Furthermore, the Center for Translational Injury Research’s efforts often focus on such issues as bleeding and resuscitation that are commonly seen on the battlefield, and their correlation to civilian patients. “A lot of the lessons learned in the military are spreading throughout the civilian trauma community,” Dr. Holcomb said. “A study we did in San Antonio showed that the PTSD rates between civilian and military burn victims were both very high. One of the things that’s under-acknowledged about civilian trauma patients is how high their PTSD rate is. One of the silver linings, I think, of the war [in Iraq and Afghanistan] will be not only a heightened awareness about veterans’ issues, which was very much lacking after the Vietnam War, but also a heightened awareness of the nonvisible injuries of civilian trauma patients.”
Furthermore, Dr. Holcomb said, “The [current] war has generated interest and funding for trauma studies. These studies are ongoing, and we anticipate great improvements in the care of trauma patients. And in the next war, which will inevitably come along at some point, we’ll have data-driven, rather than tradition-driven, treatment options and protocols.”
In addition to leading efforts to fulfill Joining Forces’ objectives at UT, Dr. Holcomb is playing an active role in the College’s activities in this arena. He will be participating in a panel discussion at the 2012 Clinical Congress, titled Joining Forces: How We Can Help Our Returning Vets (see sidebar for details). His portion of the program will compare and contrast military surgery with civilian practice.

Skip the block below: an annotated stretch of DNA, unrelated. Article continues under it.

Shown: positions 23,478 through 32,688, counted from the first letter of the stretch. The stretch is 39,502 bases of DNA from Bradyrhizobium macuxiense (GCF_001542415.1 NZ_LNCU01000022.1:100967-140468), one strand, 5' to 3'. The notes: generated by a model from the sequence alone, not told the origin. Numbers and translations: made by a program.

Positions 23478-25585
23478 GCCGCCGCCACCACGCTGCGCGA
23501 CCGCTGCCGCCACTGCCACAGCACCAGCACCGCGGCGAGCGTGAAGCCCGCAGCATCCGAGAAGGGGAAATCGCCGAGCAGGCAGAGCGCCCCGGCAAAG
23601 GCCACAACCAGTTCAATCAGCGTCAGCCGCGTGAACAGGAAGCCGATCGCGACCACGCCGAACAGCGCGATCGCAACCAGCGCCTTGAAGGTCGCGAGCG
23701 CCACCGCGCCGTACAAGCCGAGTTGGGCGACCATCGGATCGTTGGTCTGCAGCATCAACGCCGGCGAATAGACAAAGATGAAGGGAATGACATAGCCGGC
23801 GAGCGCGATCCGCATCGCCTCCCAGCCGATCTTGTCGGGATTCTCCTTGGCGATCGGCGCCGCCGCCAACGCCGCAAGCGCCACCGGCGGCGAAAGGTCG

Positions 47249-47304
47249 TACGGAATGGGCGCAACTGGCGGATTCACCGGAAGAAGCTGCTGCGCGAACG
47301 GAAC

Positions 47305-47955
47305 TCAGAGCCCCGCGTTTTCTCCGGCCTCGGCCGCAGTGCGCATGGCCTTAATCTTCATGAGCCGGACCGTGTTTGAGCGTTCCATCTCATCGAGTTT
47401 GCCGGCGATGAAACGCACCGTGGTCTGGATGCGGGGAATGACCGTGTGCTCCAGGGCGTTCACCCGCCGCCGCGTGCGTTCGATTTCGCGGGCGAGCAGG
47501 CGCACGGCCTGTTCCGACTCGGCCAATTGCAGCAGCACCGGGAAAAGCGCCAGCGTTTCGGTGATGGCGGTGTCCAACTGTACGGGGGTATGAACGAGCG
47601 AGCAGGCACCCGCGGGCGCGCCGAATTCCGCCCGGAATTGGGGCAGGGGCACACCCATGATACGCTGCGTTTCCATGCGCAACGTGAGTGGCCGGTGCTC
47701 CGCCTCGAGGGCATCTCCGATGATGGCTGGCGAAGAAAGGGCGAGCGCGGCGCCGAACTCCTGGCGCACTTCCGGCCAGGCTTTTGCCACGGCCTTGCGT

Dr. Holcomb is impressed with the level of support members of the College and both the public and private sectors have shown for the Joining Forces initiative. “Everyone is really joining in to support this effort. It gives me goosebumps,” he said. “It is the right thing to do for veterans. Veterans have followed the orders from their Commander-in-Chief. They make every organization better, and we should do everything we can to help them.”
Mark your calendar: 2012 Clinical Congress session on Joining Forces
The American College of Surgeons will present Joining Forces: How We Can Help Our Returning Vets during the 2012 Clinical Congress in Chicago, IL. The session is designed to provide an overview of the Joining Forces program and to help surgeons become aware of the unique challenges facing the nation’s returning veterans and to offer insights into how to refer them to appropriate care. Following are the details that were available at press time regarding the session.
Time: 9:45–11:15 a.m
Date: Tuesday, October 2
Location: McCormick Place, room TBD
Moderator: A. Brent Eastman, MD, FACS, ACS President-Elect
Co-Moderator: Michael F. Rotondo, MD, FACS, Chair, ACS Committee on Trauma
Topics and speakers:
Joining Forces: The Structure and Goal of the Program
Capt. Bradley Cooper, U.S. Navy, executive director of Joining Forces
The Scope and Impact of the Problem
Jonathan Woodson, MD, FACS, Boston Medical Center, MA
Military Service versus Work in the Civilian Community